I recently read a novel and its sequels (Finding Nouf, City of Veil, Kingdom of Strangers, by Zoe Ferraris). The location is Jeddah, Saudi Arabia and its desert environs. What fascinated me was the Morality Police who could arrest a woman for driving a car, not walking behind the man she was with, not wearing appropriate covering clothing, and various other offenses by both men and women who would be publicly shamed (and worse)for such actions. [Zoe Ferraris was told to cover her hands with gloves and wear socks because she was so white.]
This differs little from the 1st Century Pharisees in Israel who sometimes went around looking for “sins” to uncover. (unwashed hands before eating, working on the Sabbath, and the like).
I recently discovered a certain Christian denomination (and I’m sure there are others) that refuses to allow into membership people who drink alcoholic beverages or smoke. For those who, as it says in Colossians 2, still "submit to regulations, do not handle, do not taste, do not touch" and I would add: do not drink, do not smoke, do not dance, do not, do not, do not. . . Colossians reminds us that these are only human commands and only appear to promote piety, "but they are of no value in checking self-indulgence." Christians should certainly remind their alcoholic friends not to drink, their drug-addicted friends drug to stay away from drugs, and their technology addicted friends to leave their cell phones behind. But, to exclude people from the congregation on the basis of personal habits is not something that Jesus ever practiced. He was highly inclusive, making the best wine for a neighbor’s wedding at Cana, socializing with the enemy, the thief (tax collector), and sharing life with both the religious and irreligious, the wealthy and the poor, the educated and the uneducated. So, instead of being Temple Policemen, Colossians 3 says Christians are to get rid of slander, abusive language, and lies, and not practice greed, fornication, and impurity, but instead to practice "compassion, kindness, humility, meekness, and patience" and, not the least, forgiveness and love.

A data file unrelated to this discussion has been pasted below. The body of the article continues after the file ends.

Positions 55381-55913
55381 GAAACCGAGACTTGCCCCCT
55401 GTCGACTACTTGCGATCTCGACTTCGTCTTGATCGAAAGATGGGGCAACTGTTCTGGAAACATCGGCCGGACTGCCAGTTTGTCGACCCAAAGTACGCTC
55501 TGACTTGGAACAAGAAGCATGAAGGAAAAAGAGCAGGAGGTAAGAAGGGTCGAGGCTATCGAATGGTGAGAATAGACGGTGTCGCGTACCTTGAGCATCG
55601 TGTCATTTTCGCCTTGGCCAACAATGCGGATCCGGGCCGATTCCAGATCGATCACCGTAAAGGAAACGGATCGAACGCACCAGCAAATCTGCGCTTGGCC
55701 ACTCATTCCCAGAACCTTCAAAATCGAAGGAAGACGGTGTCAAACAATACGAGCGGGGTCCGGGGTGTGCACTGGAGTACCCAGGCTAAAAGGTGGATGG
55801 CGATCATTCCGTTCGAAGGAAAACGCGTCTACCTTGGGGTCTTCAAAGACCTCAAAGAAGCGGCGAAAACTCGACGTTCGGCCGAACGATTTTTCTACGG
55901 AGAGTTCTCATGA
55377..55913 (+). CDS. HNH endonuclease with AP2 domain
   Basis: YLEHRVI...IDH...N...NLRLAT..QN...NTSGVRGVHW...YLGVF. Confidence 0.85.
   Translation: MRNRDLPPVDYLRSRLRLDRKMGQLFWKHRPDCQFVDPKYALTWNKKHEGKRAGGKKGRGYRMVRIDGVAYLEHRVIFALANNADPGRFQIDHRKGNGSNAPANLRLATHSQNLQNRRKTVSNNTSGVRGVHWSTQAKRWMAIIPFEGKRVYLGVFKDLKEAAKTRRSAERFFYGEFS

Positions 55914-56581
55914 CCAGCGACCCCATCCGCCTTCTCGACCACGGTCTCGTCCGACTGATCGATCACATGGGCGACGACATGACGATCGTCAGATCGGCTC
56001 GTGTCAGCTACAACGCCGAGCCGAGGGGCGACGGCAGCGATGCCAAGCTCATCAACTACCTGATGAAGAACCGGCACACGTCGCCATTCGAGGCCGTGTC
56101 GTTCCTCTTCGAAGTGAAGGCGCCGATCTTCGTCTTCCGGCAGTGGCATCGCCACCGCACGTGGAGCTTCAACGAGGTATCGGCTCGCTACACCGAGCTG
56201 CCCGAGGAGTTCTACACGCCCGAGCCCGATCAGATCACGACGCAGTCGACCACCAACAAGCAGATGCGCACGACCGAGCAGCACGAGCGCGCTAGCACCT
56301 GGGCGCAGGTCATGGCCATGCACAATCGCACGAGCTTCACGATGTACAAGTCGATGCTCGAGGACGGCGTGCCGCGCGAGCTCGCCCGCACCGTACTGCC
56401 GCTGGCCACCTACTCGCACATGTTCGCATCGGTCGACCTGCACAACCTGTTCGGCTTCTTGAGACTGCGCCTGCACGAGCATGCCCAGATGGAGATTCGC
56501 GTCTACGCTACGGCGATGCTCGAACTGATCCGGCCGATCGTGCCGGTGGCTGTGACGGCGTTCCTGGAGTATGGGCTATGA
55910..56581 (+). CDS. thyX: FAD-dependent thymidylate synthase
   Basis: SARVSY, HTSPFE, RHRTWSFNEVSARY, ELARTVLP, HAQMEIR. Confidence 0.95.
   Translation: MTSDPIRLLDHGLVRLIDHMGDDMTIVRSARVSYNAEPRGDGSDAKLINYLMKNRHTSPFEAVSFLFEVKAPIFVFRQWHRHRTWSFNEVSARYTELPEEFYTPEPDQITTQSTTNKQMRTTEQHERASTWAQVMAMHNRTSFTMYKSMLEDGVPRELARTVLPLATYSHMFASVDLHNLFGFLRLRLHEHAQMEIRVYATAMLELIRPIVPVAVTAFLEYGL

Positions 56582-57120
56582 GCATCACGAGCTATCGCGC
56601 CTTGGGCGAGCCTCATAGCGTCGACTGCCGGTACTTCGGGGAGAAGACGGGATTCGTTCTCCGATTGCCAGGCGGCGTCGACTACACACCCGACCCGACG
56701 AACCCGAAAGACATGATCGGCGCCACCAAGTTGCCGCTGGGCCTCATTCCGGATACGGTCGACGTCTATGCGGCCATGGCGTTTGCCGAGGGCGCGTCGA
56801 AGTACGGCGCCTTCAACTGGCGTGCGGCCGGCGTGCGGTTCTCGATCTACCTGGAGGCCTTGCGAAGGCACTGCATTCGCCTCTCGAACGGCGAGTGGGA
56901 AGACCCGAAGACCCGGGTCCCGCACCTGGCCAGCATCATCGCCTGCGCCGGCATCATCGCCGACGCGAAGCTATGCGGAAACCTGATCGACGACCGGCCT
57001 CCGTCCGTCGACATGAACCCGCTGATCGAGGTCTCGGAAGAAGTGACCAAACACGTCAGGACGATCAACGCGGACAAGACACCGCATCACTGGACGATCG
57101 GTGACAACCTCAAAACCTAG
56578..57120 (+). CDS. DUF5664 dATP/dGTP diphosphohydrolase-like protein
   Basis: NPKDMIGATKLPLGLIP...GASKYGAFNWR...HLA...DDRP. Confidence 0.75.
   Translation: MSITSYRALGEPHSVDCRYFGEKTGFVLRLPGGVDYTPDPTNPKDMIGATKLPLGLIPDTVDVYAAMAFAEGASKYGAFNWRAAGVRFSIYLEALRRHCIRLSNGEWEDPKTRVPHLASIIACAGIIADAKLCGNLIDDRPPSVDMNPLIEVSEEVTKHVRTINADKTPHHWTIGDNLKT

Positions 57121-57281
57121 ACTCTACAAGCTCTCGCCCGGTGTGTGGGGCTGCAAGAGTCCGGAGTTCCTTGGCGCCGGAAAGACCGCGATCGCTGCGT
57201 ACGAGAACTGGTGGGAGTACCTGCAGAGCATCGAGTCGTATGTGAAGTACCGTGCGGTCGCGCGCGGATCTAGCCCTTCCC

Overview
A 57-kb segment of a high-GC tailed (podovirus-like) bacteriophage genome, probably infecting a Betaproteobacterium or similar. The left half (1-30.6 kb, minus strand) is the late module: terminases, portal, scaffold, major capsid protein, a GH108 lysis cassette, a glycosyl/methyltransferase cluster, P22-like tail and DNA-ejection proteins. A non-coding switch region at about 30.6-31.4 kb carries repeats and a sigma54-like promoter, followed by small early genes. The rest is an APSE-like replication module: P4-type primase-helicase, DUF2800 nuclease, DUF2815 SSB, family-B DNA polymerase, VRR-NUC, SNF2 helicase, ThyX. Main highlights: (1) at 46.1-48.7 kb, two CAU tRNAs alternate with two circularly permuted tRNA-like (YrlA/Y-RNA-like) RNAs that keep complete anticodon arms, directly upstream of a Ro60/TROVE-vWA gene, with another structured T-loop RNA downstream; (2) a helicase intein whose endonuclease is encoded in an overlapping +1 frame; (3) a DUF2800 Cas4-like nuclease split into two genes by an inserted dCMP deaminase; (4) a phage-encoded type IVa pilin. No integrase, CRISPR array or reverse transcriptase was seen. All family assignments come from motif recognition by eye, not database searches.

Once we start being Temple Policeman, we are just like the Taliban, the Morality Police in Saudi Arabia, or any other repressive society. So let's get rid of any inclination we have to be Temple Policemen or Morality Police. As Christians, we are to walk in love and forgiveness, humility (there, but for the grace of God, go I) and kindness.
Picture of Saudi Woman trying on jewelry by Nouf Kinani (Gold and Silver Jewelry in Downtown Jeddah) [CC BY 2.0 (http://creativecommons.org/licenses/by/2.0)], via Wikimedia Commons